There’s a long way to go. I know. There’s a lot of working, dialoguing, and understanding that has to happen. None of this happens quickly and I’m trying to be patient. I’m trying to be satisfied with one small change at a time. This isn’t the type of change that happens quietly, either, which is why I write about it.


Play a game with me. Design your ideal classroom or school or learning environment. Why do you think it should be this way or look like this? Comment below or send me a message.

Thank you for your thoughts, as always.

Why I Went to Work on International Women’s Day

I didn’t intend to write this post.

And then my eighth graders asked some questions and I realized I was missing an opportunity to explore the complexity of what it means to be a woman and educator in today’s world.

As my students noticed, I did not participate in A Day Without a Woman on Wednesday, March 8. I did not participate in the demonstrations in New York City. Instead, I went to work.

This lack of participation is a sharp contrast to my activism in the Women’s March back in January, and my students were curious about it. Many of my eighth graders read this blog (and ask me about it in class when they’re supposed to be working on other things) so this post is for and because of them.

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My favorite sign from the Women’s March in January

The Question
A number of my students come from households that talk politics. Some of them come to class echoing their parents’ conservative or liberal views, others come with questions, and still others want to be involved in the conversation but don’t know where to start. I  don’t openly discuss my political views with my students, but I’m also not completely closed off when political questions intersect with deeply held personal views.

On Thursday, March 9, the day after International Women’s Day, two young women who usually present very different political narratives quietly and separately asked me, “Why were you here yesterday? I was expecting you’d be at a protest.”

I was surprised because I hadn’t even considered skipping school to demonstrate or protest. My identity as an educator is such that I feel a sense of moral responsibility in being there for my students to guide their learning. That is what I tried to convey in my answer to both of those young women on Thursday.

The Answer

That’s a really good question. The way I see it, my job is to make sure that you’re learning. I know that I can best do that when I am here helping you learn and guiding you along. When I’m not here, I have to leave that task to someone else. Yes, someone else can do it, but I know what my goals are for you and I know what I’m doing to help you reach those goals. My not being here is potentially harmful to your learning. So, to be the best teacher I can be, it’s important to me to be here with you.

I understand why some women made the choice to protest. I understand why it’s important to show the country what happens when women are silenced and shoved aside. But I think that an alternative way to demonstrate that is to be here with you and talk about it. So I support those women who didn’t go to work. I support their decision to make their absence felt. It just doesn’t fit with my job right now. I have a different agenda, which is to do what’s right for you.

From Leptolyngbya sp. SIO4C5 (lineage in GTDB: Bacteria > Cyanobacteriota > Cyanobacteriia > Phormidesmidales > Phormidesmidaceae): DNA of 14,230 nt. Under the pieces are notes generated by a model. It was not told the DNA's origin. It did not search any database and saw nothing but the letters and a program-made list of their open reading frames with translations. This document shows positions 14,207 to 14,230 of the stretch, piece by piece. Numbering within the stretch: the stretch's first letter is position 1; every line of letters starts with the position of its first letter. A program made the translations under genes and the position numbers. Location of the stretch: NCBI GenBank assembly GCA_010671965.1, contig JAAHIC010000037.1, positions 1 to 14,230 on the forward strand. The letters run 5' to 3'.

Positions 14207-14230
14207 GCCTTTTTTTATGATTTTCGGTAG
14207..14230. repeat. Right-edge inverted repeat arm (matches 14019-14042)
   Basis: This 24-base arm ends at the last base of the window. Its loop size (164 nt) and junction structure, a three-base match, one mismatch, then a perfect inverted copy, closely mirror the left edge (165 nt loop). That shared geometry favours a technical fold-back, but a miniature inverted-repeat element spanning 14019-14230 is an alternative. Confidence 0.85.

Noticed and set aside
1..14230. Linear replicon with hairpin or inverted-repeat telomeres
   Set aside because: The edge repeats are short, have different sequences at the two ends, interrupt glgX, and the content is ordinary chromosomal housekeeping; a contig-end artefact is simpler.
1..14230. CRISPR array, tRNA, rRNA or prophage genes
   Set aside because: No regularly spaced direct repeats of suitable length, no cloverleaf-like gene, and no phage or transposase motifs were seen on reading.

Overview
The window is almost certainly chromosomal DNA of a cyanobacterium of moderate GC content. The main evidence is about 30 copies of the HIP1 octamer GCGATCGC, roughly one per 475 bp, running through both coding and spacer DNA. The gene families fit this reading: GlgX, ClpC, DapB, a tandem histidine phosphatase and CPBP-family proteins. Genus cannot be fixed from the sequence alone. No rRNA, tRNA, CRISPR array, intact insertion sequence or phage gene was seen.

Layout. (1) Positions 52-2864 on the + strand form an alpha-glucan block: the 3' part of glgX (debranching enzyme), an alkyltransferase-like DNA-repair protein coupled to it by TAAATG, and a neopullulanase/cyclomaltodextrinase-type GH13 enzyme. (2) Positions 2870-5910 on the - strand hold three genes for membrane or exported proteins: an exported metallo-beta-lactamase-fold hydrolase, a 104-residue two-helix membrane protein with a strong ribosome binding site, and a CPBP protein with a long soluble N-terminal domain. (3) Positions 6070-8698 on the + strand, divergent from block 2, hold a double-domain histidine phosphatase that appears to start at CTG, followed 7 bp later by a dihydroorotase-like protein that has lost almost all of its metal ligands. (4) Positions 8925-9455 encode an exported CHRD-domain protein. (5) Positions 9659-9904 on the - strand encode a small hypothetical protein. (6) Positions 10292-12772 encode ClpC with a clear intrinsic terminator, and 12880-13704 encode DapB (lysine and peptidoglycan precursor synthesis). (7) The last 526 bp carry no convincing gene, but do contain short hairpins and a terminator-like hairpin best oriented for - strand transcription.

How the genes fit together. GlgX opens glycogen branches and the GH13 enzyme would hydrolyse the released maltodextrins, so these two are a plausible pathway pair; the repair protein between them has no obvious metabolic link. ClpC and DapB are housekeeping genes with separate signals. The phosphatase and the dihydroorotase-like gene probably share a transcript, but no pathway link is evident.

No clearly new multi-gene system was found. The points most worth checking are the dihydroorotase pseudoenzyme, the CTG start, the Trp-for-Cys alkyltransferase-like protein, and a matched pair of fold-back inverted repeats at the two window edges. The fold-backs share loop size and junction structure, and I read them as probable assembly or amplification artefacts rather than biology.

The girls nodded. Both expressed their surprise and understanding. One of them told me she respected that decision.

In truth, the more I think about it, it’s far more complicated than that.

The Challenge
The challenge for me is to “talk the talk and walk the walk”. It’s all well and good to say that I support women who took time off work, either paid or unpaid, to stand in solidarity with other women on Wednesday. However, I did not take time off work. I did not physically stand in solidarity with women. Do my actions speak louder than my words? If so, do my words of support still count?

If I want to be a role model for my students and do what is right, am I obligated to stand up on behalf of women and join them in protest? Or is sticking to my beliefs about education modeling in itself?

I’m not sure.

I could be giving myself far too much credit as essential to my students’ learning. I know they could have gotten through a day without me and that the day would not have been a loss. So maybe I’m not as important as I think I am, and maybe I could have had a greater impact missing school and joining a protest.

Similarly, there are definitely things I could have done in class on Wednesday to draw attention to A Day Without a Woman. I could have addressed it explicitly and discussed the history of women’s protest with my students. I could have asked if they knew anyone participating. I could have pulled opinion pieces and even footage of protests and demonstrations and we could have had a class discussion on the purpose and effectiveness of protests.

Picking a Side
In truth, I didn’t think about it. Perhaps I should have. Perhaps this was a lost opportunity and my students and I all missed a valuable learning experience. Perhaps this was not simply a matter of another day at school.

Unfortunately, I think that’s all too common in schools. I think we often miss valuable learning experiences because we’re tied to other priorities, whether those are selected for us or by us. I don’t know if I made the right choice in going to work. I don’t know if I made the right choice in spending the day on “normal curriculum” instead of digging into protest in America or wage inequality or women’s issues around the world.

I do know that I’m walking a line between political and personal identities and I’m having trouble finding a bridge. I feel like I’m coming from two almost opposing camps and I don’t always know where they should intersect.